I would hate to add up how many hours a gardener spends waiting for something to happen. But then, there’s a reward of some sort at the end of the wait—a crop, a bloom, a successful new plant.
And gardeners need just as much faith as they do patience. We don’t know what each growing season holds weather-wise, but we have faith that our seeds will grow, our plants will mature, and we’ll benefit from our growing.
But this time, I’m waiting for a thing I do not anticipate with pleasure. And I’ll confess, my faith is being tested hard.
In Spring, after the bean seeds have been assigned to their rows, the wait for the little green soldiers to stand up and put their heads to the sunlight—now that’s a good short wait. And after the tomatoes have set fruit and the little marbles become solid light green and then gradually redden to fully ripe fruit—that’s not such a bad wait, either.
But this thing I’m waiting on stands to be a very bad wait— with some very bad results at the end of the wait. I need every bit of faith that things will work out.
Last week, we gardeners here on Alabama’s Gulf Coast suffered through two nights of the lowest cold temperatures we’ve seen, at least since I have been gardening down here—25 years! We had two nights of thirteen-degree cold with violent winds. Believe me, that is very cold for our sub-tropical climate.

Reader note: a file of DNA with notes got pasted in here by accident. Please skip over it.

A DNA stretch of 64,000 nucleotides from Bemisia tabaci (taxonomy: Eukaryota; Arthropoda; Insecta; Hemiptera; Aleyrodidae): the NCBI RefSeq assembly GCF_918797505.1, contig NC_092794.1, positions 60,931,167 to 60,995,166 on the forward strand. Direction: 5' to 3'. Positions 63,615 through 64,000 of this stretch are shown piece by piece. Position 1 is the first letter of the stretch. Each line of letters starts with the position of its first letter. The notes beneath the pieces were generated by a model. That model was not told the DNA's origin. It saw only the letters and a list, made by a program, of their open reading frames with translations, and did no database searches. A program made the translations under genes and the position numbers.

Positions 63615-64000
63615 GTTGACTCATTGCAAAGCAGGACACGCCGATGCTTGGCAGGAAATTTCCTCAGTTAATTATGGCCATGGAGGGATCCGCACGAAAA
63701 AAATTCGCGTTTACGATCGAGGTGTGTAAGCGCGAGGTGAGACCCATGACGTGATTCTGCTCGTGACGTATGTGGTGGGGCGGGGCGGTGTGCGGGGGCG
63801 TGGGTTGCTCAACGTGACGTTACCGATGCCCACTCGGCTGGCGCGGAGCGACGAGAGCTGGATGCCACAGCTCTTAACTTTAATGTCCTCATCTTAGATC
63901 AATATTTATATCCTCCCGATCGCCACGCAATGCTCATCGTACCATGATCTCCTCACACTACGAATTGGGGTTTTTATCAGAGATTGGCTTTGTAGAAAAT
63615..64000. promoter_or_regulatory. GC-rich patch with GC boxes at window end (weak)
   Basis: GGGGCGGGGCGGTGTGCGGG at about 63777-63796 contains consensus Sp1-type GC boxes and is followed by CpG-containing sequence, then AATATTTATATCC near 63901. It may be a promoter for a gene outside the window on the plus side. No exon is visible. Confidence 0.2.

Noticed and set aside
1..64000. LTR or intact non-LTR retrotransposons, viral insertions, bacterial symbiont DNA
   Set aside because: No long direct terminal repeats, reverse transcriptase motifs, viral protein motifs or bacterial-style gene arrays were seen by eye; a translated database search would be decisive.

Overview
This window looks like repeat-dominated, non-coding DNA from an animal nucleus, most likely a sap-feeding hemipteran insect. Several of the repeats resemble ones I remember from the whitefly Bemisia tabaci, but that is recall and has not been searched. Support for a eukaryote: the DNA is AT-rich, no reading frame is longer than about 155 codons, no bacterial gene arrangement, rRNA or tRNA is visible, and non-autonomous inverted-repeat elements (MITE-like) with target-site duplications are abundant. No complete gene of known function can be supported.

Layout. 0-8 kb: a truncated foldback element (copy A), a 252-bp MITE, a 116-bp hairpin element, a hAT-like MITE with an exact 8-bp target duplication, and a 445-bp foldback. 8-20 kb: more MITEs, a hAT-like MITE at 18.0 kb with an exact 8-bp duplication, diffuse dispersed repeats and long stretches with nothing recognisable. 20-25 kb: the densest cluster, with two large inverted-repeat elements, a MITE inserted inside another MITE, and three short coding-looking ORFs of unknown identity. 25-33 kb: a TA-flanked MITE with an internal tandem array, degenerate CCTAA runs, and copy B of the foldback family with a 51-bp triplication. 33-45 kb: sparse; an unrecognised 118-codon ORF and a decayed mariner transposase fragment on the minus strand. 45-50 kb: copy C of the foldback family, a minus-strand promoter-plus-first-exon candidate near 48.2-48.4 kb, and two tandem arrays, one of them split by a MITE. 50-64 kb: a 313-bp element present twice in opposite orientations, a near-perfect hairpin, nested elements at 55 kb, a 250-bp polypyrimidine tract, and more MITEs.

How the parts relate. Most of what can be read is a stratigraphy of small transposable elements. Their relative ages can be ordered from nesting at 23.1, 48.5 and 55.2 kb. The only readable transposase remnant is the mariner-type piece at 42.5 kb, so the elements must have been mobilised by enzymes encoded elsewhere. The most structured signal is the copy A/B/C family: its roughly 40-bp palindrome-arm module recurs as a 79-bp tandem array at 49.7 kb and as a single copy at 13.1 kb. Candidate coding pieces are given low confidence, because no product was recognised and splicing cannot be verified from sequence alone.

And my citrus trees which have grown so well for the past 25 years and given us so much fresh fruit and so many gallons of the best breakfast juice in the world, well, these trees have been damaged. Just how badly damaged, I don’t yet know. I have to wait and see, and this wait looks to be a bad wait.
My citrus trees for the most part are satsuma mandarin oranges, and these are some tough old citrus trees. These trees can handle cold pretty well, and despite having been bitten back in previous cold snaps, we’ve seen nothing like this brutal cold. I can tell that all of my trees have suffered damage. And this is the hardest part of waiting right now. Some cold damage can be dealt with. Dead branches can be trimmed back; frozen fruit which fell from the trees can be raked up and tossed to the chickens.
But what if the trees are killed?
It’s one thing to have to replant a too-early crop of peas or beans that get cold-zapped.
But, citrus trees are not measured in seasons, but in years. After planting, perhaps in five years there will be reward in the form of a harvest—that’s the timeline of citrus.
I don’t know if I have five years left in me.
So I wait. Perhaps in a month or so I will know what I have before me. It may be a heavy pruning of dead limbs and a much smaller bloom and crop of fruit this year. Or it may be a reluctant pulling of the chainsaw starter cord and orange-scented sawdust piling up where a lovely tree once stood.
So I wait. And my faith in the power of growing things, though shaky at this moment, will get me through whatever happens.
At least, I hope so.
Please wait and hope with me. ❖
This article was published originally in 2023, in GreenPrints Issue #134.